Putting out a publication is fun, but it’s hard: as soon as we have put the issue to bed, we are starting to lay out what we have for the next week. But we are also thinking about next month, and even next year. At the same time, we are recalling work that we may have published months ago that may be newly relevant. But there is a moment as we turn from one issue to another where everything pauses, just for a second. We look uptown from our offices on lower Fifth, and we say to ourselves: this might be the best job in the world. And this week’s offerings, even though they survey the grimness of our current world, remind us how much fun it is to work with the authors who write for us.

In Democracy, senior editor Maria Bucur offers us a two-part reflection on Romania where, she argues, the 2019 presidential elections signal a populism in retreat. In her second essay, however, Bucur points to an underlying corruption that has become harder to fight since the Trump administration, as part of the campaign against Democratic presidential candidate Joe Biden and his son Hunter, has begun meddling in Romania’s internal affairs. Finally, Andrew Arato discusses a possible alternative to coup and revolution in Bolivia: a negotiated transition, which “holds the promise of having been tested across time and in many nations[.]”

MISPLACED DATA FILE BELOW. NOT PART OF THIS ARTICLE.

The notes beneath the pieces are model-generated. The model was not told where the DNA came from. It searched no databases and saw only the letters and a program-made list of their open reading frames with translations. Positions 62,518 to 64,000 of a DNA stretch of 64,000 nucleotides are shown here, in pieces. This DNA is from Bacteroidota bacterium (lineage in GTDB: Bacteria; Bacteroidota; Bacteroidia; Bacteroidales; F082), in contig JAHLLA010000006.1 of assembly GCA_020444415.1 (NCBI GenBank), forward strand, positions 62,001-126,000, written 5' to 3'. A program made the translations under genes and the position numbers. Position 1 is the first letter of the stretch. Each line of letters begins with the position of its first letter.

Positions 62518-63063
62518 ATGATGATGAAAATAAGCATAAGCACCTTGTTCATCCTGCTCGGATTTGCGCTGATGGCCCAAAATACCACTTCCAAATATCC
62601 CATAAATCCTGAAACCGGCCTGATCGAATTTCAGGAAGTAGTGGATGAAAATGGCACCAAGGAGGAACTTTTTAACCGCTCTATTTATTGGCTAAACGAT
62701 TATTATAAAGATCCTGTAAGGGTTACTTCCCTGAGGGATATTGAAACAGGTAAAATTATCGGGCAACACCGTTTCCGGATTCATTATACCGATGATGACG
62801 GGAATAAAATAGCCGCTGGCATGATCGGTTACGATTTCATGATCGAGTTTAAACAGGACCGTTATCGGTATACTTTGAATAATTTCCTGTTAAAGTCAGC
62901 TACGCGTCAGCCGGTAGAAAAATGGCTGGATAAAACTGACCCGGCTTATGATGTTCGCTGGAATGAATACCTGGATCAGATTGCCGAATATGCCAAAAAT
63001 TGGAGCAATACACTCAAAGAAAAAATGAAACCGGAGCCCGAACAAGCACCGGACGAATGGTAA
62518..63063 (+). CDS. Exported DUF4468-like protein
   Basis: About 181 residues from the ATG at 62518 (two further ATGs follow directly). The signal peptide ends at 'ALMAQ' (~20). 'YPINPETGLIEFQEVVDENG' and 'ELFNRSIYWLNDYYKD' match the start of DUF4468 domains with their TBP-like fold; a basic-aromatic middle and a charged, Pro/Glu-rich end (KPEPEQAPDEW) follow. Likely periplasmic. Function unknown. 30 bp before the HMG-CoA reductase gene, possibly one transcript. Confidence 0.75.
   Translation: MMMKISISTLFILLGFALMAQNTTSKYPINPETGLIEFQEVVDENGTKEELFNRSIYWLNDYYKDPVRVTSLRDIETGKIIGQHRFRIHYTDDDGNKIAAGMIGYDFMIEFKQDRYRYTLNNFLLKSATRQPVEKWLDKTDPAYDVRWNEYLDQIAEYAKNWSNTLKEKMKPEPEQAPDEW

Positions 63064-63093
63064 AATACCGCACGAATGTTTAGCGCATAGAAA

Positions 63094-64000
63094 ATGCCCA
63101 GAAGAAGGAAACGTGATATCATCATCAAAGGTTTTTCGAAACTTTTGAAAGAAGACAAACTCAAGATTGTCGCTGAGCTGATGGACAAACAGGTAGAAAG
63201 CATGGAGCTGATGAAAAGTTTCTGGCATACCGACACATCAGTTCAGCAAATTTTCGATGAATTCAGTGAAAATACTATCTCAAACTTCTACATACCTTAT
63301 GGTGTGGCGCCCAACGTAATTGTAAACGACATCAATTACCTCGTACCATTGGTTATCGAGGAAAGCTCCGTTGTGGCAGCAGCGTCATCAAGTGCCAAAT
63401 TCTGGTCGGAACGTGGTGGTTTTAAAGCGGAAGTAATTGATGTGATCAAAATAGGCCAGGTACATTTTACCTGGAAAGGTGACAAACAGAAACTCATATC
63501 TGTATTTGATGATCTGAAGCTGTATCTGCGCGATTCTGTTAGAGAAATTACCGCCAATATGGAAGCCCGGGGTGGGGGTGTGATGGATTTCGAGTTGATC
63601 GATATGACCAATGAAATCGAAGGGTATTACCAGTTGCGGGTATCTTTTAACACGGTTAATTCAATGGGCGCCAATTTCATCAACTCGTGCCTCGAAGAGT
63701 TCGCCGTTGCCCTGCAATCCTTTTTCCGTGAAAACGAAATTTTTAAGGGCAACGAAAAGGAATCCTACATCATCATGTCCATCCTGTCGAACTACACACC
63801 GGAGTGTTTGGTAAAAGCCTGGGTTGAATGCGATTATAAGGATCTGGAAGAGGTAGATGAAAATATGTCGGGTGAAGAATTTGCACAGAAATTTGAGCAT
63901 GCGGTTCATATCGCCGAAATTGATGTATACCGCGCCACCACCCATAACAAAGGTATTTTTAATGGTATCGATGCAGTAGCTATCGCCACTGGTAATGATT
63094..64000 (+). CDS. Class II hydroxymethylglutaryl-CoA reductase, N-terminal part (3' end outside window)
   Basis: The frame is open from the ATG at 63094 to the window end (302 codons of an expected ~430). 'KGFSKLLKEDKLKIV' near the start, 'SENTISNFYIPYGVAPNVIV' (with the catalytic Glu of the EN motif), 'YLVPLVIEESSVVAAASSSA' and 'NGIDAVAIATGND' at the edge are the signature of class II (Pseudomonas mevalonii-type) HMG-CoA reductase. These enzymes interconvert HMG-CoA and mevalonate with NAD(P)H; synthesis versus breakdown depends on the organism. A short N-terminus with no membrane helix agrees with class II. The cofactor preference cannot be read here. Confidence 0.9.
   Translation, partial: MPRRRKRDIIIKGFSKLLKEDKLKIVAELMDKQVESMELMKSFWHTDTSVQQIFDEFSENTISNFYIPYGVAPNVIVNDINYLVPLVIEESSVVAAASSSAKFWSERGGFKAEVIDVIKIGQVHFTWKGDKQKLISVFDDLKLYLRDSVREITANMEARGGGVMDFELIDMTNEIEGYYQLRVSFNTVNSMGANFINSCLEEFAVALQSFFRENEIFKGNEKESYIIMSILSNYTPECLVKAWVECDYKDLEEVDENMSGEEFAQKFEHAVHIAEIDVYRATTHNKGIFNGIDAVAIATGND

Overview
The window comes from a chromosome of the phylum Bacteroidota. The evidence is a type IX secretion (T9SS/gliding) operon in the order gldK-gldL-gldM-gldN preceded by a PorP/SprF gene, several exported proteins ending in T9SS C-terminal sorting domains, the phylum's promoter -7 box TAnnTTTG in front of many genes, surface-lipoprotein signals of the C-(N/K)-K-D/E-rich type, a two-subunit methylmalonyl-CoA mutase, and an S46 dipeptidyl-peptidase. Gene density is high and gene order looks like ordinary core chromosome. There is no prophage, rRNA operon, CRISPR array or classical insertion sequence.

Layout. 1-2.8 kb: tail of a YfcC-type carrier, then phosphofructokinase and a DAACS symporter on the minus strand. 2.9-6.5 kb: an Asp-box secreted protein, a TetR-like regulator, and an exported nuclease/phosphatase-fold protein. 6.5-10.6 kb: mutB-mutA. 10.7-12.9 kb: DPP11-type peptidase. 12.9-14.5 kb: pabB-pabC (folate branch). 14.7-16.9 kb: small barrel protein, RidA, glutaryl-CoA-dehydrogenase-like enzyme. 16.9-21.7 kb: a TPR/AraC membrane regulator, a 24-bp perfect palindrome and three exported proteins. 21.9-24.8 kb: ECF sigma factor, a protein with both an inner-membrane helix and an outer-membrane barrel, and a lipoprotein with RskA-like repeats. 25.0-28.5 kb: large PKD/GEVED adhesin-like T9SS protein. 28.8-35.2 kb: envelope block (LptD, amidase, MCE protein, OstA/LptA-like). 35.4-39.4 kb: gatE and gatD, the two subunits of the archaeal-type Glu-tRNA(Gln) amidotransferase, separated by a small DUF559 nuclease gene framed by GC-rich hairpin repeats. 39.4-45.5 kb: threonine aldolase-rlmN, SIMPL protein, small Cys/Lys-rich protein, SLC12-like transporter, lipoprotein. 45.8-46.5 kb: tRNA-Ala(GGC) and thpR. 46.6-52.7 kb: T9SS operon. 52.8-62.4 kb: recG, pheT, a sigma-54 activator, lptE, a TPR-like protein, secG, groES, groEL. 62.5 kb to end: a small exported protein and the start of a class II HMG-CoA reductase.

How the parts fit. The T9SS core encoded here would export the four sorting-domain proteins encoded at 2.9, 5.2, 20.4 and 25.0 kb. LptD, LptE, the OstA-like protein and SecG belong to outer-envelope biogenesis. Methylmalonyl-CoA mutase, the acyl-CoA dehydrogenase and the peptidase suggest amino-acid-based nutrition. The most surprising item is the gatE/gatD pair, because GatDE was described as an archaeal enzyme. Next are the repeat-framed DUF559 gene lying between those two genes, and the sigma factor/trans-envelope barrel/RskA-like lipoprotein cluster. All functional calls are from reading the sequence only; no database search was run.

It has been a busy week in American politics too – isn’t it always, nowadays? In this week’s selection, I discuss why Pete Buttigieg’s meteoric rise in the polls may not indicate that he is a strong, or a desirable, national standard bearer for the Democrats. Senior editor Jeffrey C. Isaac continues his ongoing commentary on the impeachment hearings by asking why the Democrats’ messaging isn’t stronger – and imagining what the consequences for that failure might be as the party musters public support for holding President Trump accountable. Finally, we revive an article from 2016 that resonates today: Robert Ivie discusses why extreme political language, and conflating populism with demagoguery, is undemocratic.

Finally, in Mobilities, Jiyoung Cho reviews ethnographic filmmaker William Callahan’s documentary “Great  Walls,” which points out that walls do not always serve as barriers, but can be beloved places where inside and outside are blurred. John Chamberlain examines at the relationship between free movement across borders and the evolution of a “post-work” society, and in an essay originally published last spring, Siraj Izhar looks at the place that the refugee and migrant body has been allotted in Europe’s story about itself.

Claire Potter is co-executive editor of Public Seminar and Professor of History at The New School for Social Research. You can tweet with her @TenuredRadical.